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CRITICAL POSITIONS lecture series featuring Professor Griselda Pollock

March 15, 2013 | 6:00pm — 7:30pm

The CU Art Museum and the Art History Program, University of Colorado at Boulder present an annual lecture series:

Critical Positions:
Perspectives on Art History, Curatorial Practice, and Art Criticism


Griselda Pollock, Professor of Social & Critical Histories of Art at the University of Leeds, will give a presentation entitled "Raphael after the Holocaust: Aesthetics and the Maternal in the Face of History and Contemporary Violence." The Lecture will take place Friday, March 15 in Humanities Rm. 150 at 6 pm and is preceded by a reception in the Humanities Living Room from 5 - 6 pm.

Reconsidering three texts linking Raphael's Sistine Madonna and the post-Shoah human condition, Professor Pollock's lecture will explore the contribution of specifically feminist analyses of art, history and contemporary violence to these massive questions.  The lecture will bring together her research into concentrationary memory,  trauma, representation and the Holocaust, contemporary post-conceptual  painting, and feminist-psychoanalytical aesthetics in relation to art history, art criticism and curatorial practice.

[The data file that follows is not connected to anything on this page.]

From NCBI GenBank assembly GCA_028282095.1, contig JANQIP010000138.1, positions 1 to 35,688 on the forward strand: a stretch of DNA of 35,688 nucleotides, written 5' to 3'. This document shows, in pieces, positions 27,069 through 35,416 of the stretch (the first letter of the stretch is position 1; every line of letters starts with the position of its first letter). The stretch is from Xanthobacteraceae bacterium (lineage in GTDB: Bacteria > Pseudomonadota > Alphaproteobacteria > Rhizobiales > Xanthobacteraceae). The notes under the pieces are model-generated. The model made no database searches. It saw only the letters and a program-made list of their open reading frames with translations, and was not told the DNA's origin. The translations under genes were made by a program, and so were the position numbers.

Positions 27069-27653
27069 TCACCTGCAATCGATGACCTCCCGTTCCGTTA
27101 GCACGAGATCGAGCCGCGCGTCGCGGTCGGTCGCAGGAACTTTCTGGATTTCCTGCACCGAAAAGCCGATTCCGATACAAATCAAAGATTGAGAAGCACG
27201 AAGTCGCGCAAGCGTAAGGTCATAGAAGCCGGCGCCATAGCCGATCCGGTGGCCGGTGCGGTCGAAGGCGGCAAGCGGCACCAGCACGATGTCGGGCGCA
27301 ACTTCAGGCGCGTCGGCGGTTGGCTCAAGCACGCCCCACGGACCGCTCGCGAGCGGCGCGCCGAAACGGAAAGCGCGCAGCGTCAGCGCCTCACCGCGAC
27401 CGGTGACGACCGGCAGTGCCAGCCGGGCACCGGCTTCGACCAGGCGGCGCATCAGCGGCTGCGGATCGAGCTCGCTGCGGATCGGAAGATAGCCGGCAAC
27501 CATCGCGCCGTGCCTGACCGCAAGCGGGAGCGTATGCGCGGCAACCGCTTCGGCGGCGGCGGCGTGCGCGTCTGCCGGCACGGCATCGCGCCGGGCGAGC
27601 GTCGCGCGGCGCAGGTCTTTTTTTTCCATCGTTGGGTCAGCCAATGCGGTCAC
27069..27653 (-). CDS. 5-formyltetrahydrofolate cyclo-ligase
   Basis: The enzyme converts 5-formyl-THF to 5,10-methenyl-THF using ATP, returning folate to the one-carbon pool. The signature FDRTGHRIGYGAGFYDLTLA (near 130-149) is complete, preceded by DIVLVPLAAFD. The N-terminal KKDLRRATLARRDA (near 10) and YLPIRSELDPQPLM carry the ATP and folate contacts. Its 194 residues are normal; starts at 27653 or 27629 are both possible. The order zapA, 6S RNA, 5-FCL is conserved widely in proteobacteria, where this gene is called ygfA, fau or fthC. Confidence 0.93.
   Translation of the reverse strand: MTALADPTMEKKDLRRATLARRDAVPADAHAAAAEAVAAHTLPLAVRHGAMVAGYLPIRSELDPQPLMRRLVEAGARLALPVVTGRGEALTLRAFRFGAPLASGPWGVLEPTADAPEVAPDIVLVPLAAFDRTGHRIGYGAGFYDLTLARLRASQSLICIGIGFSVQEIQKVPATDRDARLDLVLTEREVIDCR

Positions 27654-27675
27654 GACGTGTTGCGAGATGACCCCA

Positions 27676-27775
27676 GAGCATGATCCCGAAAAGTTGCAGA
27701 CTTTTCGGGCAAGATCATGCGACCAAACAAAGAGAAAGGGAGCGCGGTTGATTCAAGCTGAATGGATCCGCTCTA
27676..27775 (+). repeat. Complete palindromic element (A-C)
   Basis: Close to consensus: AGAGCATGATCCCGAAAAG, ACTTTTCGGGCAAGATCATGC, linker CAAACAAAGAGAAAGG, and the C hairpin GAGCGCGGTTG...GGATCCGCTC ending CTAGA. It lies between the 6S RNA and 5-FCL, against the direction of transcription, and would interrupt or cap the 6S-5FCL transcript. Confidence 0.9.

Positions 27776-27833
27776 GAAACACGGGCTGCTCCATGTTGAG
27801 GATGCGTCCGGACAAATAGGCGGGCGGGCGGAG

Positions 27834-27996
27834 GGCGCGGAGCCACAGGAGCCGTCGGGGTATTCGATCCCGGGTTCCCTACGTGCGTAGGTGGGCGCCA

Speaker Profile: Griselda Pollock is Professor of Social and Critical Histories of Art and Director of the transdisciplinary Centre for Cultural Analysis, Theory and History at the University of Leeds. Known for her critical interventions in feminist, social and postcolonial studies in art's histories, her current interests focus on feminist interventions in psychoanalytical aesthetics and trauma, cultural memory and the Holocaust. Her major feminist interventions include Old Mistresses: Women, Art and Ideology of 1981, co-authored with Roszika Parker, new edition 2013, Vision and Difference(1988), Differencing the Canon (1999), and Encounters in the Virtual Feminist Museum: Time, Space and the Archive (2007). With Catherine de Zegher she edited Bracha Ettinger: Art as Compassion (Brussels: ASP 2011). She is co-editor with Max Silverman ofConcentrationary Cinema: Aesthetics and Political Resistance in Night and Fog by Alain Resnais (1955) (London: Berghahn Press 2012). She has just completed After-images/After-Effects: Trauma and Aesthetic Transformation in the Virtual Feminist Museum (Manchester University Press, 2013) and is completing a monograph on Charlotte Salomon The Nameless Artist (Yale University Press) on whom she wrote Allo-thanatography or Allo-auto-biography: A Few Thoughts on One painting in Charlotte Salomon's Leben? oder Theater? 1941-42 as a dOCUMENTA(13) Notebook (Hatje Cantz 2011).